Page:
# Ohm's Law Calculator

Enter two values in the form fields below to calculate the third value.

### Understanding Ohm's Law

Ohm’s Law is a fundamental principle in electronics that explains the relationship between voltage, current, and resistance in an electrical circuit. It states that the current I (in amps) flowing through a conductor is directly proportional to the voltage V (in volts) applied across it, and inversely proportional to the resistance R (in ohms) of the conductor.

In simpler terms, this means if you increase the voltage applied to a circuit with a fixed resistance, the current flowing through it will also increase, and vice versa. This law is crucial for understanding and predicting how electricity behaves in circuits, helping to design and troubleshoot electronic devices effectively.

This relationship can be expressed using the formula:

V = IR

where:

• V is the voltage across the conductor (in volts, V),
• I is the current flowing through the conductor (in amperes, A),
• R is the resistance of the conductor (in ohms, Ω).

#### Using Ohm's Law

Ohm's Law can be used to calculate the voltage, current, or resistance in an electronic circuit if the other two quantities are known. It can be rearranged depending on what you need to find:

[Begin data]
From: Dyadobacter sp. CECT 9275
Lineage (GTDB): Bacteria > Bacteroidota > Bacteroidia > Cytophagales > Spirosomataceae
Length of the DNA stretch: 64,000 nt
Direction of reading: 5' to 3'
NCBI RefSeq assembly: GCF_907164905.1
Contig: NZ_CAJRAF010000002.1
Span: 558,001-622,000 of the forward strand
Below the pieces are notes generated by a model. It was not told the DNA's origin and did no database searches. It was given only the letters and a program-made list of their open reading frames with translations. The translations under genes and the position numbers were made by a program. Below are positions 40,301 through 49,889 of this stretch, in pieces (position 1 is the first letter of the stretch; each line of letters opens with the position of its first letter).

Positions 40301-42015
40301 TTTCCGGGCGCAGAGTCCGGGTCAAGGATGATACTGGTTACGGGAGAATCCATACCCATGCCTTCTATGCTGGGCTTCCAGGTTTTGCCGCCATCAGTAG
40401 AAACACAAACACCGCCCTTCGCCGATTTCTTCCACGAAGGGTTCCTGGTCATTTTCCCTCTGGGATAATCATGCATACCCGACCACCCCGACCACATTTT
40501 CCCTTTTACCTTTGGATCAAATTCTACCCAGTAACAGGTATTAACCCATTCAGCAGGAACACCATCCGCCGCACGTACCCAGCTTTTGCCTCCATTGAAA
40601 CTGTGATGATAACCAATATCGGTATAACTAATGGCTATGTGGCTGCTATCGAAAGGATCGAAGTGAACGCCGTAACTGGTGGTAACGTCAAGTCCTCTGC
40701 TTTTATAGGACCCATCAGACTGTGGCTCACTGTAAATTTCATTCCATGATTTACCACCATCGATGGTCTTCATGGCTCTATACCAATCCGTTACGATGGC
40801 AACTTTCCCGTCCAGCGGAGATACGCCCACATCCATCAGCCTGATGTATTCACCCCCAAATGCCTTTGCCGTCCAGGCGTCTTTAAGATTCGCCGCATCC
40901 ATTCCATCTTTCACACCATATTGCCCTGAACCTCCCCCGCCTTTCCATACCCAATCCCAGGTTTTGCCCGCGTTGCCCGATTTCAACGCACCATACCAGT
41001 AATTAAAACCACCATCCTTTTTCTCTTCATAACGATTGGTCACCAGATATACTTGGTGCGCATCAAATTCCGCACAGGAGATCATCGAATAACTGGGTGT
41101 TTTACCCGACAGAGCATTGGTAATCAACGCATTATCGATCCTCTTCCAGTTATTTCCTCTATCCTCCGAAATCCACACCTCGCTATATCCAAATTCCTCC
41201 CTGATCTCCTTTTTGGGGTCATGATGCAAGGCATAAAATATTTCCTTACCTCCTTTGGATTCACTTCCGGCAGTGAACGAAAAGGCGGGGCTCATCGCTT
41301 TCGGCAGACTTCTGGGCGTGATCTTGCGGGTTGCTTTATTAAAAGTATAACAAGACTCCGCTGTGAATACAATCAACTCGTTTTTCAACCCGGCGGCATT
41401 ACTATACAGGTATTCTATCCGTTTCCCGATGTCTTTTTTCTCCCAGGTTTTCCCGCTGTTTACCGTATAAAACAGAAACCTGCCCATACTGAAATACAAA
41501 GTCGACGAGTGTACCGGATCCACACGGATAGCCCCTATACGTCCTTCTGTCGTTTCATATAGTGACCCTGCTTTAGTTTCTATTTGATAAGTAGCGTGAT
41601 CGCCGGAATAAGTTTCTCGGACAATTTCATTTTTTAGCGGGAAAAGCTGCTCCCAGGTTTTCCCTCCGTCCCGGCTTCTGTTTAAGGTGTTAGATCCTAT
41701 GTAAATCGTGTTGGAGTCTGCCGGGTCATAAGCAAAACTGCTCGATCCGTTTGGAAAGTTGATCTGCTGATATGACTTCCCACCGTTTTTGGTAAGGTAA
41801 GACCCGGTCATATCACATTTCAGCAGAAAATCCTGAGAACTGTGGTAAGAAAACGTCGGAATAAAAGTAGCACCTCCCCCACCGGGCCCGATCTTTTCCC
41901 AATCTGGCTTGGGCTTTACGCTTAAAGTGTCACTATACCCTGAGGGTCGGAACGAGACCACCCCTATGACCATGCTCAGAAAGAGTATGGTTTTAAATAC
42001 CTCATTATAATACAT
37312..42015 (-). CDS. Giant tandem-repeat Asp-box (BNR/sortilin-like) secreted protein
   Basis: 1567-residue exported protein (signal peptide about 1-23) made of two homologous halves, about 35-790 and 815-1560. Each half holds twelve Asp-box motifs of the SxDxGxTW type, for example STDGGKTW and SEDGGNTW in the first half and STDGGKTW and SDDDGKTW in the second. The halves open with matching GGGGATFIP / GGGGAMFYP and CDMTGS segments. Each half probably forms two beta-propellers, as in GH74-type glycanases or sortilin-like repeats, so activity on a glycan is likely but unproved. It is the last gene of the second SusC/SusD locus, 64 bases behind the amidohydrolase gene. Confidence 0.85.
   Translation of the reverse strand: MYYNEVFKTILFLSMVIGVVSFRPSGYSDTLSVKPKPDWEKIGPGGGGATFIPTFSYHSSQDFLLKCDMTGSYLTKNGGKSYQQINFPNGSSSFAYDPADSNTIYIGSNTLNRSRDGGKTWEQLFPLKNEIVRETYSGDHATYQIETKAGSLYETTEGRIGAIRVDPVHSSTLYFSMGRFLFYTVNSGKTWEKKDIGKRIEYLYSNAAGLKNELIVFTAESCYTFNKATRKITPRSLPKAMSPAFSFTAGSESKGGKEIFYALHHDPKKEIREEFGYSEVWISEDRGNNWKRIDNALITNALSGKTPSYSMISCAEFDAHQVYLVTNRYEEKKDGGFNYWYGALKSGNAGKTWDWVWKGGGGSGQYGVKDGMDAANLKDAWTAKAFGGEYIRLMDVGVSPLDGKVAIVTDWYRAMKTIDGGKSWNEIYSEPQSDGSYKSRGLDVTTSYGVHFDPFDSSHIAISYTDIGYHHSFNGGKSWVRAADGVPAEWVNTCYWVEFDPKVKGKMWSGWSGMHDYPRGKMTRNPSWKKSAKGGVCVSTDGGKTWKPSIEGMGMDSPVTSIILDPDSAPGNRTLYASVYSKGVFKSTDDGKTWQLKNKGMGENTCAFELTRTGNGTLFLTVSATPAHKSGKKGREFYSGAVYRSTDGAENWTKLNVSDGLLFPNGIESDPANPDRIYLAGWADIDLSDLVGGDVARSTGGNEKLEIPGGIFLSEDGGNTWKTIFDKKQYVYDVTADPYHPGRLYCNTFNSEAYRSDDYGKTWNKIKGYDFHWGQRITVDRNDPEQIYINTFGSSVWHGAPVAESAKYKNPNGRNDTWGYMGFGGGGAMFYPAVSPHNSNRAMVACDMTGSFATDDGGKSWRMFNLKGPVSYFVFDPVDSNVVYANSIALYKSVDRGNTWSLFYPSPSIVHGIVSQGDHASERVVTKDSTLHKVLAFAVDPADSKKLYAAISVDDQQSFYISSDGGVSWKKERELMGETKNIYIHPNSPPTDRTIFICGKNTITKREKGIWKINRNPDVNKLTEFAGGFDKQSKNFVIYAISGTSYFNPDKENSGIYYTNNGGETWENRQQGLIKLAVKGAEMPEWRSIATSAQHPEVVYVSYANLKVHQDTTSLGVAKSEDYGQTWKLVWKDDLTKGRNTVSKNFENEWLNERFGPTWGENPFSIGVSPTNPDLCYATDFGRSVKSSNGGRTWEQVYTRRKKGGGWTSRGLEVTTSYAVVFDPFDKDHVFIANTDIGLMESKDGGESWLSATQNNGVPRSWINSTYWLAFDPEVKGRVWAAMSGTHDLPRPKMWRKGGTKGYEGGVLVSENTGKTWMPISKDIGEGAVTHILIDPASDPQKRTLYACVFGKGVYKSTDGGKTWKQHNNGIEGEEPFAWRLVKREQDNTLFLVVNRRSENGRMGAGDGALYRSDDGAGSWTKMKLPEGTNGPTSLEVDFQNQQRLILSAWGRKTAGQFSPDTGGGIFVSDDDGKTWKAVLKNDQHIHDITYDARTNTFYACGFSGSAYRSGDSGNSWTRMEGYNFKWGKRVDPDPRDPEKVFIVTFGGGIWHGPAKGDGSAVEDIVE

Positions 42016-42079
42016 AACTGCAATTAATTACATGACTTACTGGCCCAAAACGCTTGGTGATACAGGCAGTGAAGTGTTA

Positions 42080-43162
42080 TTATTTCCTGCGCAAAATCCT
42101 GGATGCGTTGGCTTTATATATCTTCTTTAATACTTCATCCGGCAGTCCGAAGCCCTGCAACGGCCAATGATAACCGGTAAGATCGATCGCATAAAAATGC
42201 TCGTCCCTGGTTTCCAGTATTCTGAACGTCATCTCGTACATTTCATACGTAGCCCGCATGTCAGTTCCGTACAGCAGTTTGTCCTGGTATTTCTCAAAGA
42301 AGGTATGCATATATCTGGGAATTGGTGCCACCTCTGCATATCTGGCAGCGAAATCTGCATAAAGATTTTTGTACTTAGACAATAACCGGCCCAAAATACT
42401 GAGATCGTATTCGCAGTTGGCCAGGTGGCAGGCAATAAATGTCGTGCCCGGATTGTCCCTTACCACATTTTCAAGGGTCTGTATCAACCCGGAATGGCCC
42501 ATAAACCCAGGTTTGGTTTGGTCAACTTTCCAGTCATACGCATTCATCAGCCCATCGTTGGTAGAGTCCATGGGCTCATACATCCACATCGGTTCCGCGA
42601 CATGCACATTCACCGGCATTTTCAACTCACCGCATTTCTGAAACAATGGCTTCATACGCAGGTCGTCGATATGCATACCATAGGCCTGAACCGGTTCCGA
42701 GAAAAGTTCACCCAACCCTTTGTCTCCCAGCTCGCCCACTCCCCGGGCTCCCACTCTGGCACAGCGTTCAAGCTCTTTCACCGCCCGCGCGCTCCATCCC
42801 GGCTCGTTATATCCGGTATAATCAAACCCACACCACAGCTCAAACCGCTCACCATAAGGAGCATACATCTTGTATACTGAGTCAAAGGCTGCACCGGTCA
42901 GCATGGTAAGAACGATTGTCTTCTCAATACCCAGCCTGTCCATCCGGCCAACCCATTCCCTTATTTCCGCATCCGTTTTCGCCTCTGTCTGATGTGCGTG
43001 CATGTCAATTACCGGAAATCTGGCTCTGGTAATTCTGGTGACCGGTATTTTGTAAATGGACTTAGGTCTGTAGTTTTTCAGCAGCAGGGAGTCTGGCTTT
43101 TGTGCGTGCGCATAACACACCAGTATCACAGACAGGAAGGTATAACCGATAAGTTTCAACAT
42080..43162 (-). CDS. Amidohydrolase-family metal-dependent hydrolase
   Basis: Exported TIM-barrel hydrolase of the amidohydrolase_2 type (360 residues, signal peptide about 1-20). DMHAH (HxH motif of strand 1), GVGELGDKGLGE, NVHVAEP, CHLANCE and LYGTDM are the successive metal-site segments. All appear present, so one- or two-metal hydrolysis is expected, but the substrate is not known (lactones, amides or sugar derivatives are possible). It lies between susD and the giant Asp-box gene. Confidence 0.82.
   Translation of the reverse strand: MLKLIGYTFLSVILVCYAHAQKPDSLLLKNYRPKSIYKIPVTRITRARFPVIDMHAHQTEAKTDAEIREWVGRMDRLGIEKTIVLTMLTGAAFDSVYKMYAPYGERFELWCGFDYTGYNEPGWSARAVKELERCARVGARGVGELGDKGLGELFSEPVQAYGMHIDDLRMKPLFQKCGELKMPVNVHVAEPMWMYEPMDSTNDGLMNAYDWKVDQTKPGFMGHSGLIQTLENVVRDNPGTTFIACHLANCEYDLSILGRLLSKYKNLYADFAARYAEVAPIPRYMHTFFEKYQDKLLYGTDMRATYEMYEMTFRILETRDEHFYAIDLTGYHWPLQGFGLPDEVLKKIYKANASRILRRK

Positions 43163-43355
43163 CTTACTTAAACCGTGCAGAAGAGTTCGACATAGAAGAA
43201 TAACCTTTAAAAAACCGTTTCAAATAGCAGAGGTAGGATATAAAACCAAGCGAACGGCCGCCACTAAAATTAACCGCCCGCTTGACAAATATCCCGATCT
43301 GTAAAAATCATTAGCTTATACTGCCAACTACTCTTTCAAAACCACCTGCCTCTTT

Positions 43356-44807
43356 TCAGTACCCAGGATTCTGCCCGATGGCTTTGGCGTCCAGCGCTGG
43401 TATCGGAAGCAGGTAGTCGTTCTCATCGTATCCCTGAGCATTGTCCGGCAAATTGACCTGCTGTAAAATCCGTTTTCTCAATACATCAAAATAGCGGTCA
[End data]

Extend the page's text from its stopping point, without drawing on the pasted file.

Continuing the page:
• To find the current I:
• To find the voltage V:
V = IR
• To find the resistance R:

#### Example

Suppose you have a resistor with a resistance of 200 ohms, and a current of 2 amperes is flowing through it. To find the voltage across the resistor, you would use Ohm’s Law:

V = IR = 2A × 200Ω = 400V

#### Practical Application

Ohm's Law is essential for designing and analysing electrical and electronic circuits. It helps in determining the appropriate values of resistors to use for a desired current flow under a given voltage. It's also fundamental in troubleshooting circuits to find unknown values when others are known.

#### Visual Representation

Think of Ohm's Law as a balance scale where voltage V is on one side, and the product of current I and resistance R is on the other. They must balance for the circuit to function correctly.

#### Key Points

• Direct Proportionality: Voltage is directly proportional to the product of current and resistance.
• Fundamental Rule: It applies to any part of an electrical circuit, any component, or any group of components.
• Unit Consistency: Ensures the units of volts, amperes, and ohms are consistently applied and calculated.